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May 11, 1946 - Image 1

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Publication:
The Michigan Daily, 1946-05-11

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ITSO

HAPPENS
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COOL,

SHOWERS

VOL. LVI, NO 137 ANN ARBOR, MICIGAN, SATURDA, MAY 11, 1946

PRICE FIVE CENTS

Coal

Strike

Called

Off

for

T

wo

Russia Yields
Two Points in
Italian Treaty
Opening Is Seen in
Week-old Stalemate
BYTIheAssocated Press
PARIS, May 10-Russia yielded to-
night on two disputed points in the
Italian treaty before the Four-Power
Foreign Ministers Council, indicating,
American sources said, a possible
opening wedge in the week-long
stalemate between the Soviet Union
and the Western Powers.
V. M. Molotov, Foreign Minister,
agreed to give Italy sole trusteeship
of her colonies won in pre-Fascist
days and to conseht to an Allied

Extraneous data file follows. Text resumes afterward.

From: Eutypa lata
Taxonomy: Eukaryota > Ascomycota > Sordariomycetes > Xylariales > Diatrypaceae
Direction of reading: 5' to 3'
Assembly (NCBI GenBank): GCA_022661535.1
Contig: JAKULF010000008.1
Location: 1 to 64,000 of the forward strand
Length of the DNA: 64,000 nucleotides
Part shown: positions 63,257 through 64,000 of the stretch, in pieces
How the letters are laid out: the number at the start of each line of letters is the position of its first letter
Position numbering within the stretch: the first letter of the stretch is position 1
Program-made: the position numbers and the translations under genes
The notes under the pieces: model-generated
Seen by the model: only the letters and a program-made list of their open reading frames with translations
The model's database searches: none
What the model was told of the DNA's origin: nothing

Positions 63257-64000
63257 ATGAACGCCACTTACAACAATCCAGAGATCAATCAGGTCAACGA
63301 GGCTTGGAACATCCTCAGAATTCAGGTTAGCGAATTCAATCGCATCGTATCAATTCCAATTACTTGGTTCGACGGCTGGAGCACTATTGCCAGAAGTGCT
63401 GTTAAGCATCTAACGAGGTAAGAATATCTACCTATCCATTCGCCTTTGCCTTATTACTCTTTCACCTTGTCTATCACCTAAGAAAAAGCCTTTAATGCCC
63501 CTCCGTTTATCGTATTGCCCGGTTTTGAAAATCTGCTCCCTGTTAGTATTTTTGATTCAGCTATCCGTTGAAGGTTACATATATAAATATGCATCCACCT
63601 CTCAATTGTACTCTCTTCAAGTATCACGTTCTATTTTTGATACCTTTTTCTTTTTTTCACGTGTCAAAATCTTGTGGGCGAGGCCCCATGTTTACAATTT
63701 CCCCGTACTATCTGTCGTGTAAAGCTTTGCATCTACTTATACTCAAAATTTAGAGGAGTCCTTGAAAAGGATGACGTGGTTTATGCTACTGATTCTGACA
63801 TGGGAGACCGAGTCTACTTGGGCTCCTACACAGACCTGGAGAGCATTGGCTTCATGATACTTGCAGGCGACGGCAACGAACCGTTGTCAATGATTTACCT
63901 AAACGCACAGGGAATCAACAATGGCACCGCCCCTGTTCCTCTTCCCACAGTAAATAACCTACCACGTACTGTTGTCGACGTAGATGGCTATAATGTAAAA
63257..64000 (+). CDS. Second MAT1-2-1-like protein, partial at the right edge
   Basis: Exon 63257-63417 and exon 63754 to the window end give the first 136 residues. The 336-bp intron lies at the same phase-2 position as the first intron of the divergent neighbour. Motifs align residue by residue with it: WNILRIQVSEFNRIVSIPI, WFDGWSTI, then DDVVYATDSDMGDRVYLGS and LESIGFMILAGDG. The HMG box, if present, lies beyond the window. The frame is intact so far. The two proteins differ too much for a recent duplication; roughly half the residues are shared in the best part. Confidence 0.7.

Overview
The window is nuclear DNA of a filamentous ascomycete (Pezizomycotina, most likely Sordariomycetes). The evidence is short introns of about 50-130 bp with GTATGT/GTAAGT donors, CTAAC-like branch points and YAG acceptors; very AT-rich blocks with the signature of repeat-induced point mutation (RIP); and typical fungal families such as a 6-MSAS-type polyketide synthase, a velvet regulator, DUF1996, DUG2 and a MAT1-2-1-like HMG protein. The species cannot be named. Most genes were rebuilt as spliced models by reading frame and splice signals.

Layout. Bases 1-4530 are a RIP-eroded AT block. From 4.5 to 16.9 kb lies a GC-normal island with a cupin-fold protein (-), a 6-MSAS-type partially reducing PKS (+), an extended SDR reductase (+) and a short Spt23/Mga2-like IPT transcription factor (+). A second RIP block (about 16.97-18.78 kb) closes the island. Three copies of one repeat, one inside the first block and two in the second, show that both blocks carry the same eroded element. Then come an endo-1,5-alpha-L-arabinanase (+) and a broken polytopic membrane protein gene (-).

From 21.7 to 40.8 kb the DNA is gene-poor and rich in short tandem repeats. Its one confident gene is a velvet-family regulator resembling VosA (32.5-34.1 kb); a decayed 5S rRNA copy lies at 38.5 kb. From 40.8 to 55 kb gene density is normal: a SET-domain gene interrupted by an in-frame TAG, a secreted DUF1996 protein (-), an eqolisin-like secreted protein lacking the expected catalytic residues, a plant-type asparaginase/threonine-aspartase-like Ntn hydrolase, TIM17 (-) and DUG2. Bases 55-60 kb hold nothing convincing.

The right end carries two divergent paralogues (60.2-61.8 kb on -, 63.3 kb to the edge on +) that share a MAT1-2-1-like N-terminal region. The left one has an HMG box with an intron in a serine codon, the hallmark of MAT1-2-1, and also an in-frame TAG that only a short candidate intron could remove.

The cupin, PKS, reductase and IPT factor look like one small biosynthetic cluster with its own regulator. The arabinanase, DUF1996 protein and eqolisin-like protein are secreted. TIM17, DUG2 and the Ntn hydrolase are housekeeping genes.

war criminals commission inside
Italy - two points he previously
opposed.
Byrnes Agrees
Although, American sources said,
Secretary of State James F. Byrnes
agreed to both points, British For-
eign Secretary Ernest Bevin told the
Council he maintained "reservations"'
concerning the colonies.
Molotov previously had disagreed
with the proposal-first put forth
by the French-for allowing Italy to
act as trustee of her former colonies
under the United States, demanding
that Russia be given a dominant role
in Tripolitania in North Africa. Ob-
servers believed Molotov's surprise
move today was tantamount to with-
drawing his demand for Tripolitania,
Asks Trusteeship
British sources said Bevin con-
sented to designate Italy as sole trus-
tee of Tripolitania and other portions
of her former African empire only if
the Council agreed to name Great
Britain as trustee of Cyrenaica, a
colony adjoining Tripolitania on the
Mediterranean.
Molotov's new statement concern-
ing the Italian treaty followed a
British charge that Russian opposi-
tion to ajllirg a Eropean peace con-
ference before "Big Four" agree-
ment on all treaties constituted a
veto against hearing the other Allies.
Russia replied that any other course
would risk splitting the world into
two camps, informants said.
Waives Objections
Along with his agreement to modi-
fy his previous demands on Italian
colonies, Molotov also waived his
previous objections on a United States
proposal to continue the work of the
Allied Control Commission in Italy
by naming an Allied War Criminals
Commission to wrk inside the
country.
British sources said that Bevin,